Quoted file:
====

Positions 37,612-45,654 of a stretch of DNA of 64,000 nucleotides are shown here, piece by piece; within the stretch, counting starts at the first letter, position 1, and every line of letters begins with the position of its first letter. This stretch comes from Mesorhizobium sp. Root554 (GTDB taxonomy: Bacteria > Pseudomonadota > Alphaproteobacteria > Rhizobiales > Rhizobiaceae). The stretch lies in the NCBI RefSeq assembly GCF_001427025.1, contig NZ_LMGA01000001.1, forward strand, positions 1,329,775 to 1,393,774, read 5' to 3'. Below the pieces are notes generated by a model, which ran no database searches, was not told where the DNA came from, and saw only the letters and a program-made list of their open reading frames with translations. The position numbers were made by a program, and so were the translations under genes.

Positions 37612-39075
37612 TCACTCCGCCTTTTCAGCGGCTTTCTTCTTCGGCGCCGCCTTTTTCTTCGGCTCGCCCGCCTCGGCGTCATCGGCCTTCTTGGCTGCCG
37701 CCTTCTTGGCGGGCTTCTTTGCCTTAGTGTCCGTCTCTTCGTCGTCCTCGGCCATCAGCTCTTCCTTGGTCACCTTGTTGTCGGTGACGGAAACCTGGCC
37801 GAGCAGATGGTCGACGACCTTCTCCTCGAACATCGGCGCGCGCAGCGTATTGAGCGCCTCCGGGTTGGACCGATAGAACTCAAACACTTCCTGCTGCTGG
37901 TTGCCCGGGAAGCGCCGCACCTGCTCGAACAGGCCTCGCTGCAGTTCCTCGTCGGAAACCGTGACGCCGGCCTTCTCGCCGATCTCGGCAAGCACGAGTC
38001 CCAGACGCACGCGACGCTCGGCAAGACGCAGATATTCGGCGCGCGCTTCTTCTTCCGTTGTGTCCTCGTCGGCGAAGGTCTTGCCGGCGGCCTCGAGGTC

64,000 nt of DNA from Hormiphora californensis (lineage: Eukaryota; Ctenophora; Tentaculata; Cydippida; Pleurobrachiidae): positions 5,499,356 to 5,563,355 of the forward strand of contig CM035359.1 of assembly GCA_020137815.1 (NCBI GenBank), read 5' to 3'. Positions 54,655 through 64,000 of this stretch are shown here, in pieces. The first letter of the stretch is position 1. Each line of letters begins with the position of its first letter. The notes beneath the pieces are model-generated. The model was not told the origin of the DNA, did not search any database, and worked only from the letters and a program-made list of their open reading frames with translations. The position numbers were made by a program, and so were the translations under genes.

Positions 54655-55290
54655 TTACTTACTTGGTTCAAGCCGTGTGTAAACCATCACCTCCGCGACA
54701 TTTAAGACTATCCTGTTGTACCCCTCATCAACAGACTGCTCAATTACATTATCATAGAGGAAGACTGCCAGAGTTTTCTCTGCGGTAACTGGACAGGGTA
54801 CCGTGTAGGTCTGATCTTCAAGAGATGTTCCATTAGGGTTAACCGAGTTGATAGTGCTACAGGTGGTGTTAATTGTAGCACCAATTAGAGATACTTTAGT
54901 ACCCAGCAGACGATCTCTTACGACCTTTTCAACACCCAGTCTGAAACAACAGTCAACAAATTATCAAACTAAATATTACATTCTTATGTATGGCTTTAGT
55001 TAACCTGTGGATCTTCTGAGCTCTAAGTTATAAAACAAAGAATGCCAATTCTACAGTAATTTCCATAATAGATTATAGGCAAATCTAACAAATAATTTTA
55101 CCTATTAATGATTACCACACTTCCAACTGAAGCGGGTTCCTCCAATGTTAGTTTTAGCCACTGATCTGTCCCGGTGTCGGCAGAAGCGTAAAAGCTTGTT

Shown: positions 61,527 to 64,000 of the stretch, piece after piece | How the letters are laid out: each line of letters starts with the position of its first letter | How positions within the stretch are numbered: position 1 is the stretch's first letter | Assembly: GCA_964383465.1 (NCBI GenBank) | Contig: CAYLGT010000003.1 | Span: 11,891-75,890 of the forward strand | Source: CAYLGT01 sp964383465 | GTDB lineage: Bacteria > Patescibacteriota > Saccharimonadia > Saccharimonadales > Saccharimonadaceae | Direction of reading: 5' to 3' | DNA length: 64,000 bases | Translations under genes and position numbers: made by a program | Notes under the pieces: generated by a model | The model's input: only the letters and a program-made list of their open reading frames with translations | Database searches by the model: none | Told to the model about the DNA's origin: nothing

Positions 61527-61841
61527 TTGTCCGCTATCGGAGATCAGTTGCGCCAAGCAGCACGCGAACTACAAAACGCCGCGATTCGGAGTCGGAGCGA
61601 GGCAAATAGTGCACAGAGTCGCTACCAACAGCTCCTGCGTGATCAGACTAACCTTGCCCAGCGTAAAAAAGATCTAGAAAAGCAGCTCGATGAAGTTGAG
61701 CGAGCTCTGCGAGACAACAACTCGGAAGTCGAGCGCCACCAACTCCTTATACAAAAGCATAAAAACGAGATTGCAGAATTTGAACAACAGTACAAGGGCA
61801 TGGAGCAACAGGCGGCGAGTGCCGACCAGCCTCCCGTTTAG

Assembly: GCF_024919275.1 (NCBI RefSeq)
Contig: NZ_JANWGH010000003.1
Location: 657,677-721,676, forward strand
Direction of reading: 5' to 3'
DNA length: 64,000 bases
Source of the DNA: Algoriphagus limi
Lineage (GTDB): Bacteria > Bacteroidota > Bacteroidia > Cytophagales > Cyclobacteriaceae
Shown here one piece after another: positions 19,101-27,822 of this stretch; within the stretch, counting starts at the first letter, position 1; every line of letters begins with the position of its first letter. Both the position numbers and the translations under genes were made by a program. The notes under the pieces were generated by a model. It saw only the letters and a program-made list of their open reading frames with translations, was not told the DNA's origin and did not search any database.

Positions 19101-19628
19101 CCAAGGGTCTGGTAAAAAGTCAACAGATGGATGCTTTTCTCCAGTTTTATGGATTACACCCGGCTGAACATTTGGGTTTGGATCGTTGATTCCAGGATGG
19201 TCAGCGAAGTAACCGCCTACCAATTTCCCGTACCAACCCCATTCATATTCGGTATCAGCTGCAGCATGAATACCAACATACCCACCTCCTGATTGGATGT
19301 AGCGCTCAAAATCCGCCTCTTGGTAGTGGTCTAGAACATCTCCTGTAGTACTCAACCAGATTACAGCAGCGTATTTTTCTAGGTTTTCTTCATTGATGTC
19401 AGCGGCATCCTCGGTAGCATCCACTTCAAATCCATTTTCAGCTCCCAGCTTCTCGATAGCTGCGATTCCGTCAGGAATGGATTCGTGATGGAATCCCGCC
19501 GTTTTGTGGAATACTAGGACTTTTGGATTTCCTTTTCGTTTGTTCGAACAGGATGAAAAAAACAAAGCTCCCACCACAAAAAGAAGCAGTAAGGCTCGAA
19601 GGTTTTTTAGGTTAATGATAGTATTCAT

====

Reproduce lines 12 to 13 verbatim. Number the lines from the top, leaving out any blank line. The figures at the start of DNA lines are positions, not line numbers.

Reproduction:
54801 CCGTGTAGGTCTGATCTTCAAGAGATGTTCCATTAGGGTTAACCGAGTTGATAGTGCTACAGGTGGTGTTAATTGTAGCACCAATTAGAGATACTTTAGT
54901 ACCCAGCAGACGATCTCTTACGACCTTTTCAACACCCAGTCTGAAACAACAGTCAACAAATTATCAAACTAAATATTACATTCTTATGTATGGCTTTAGT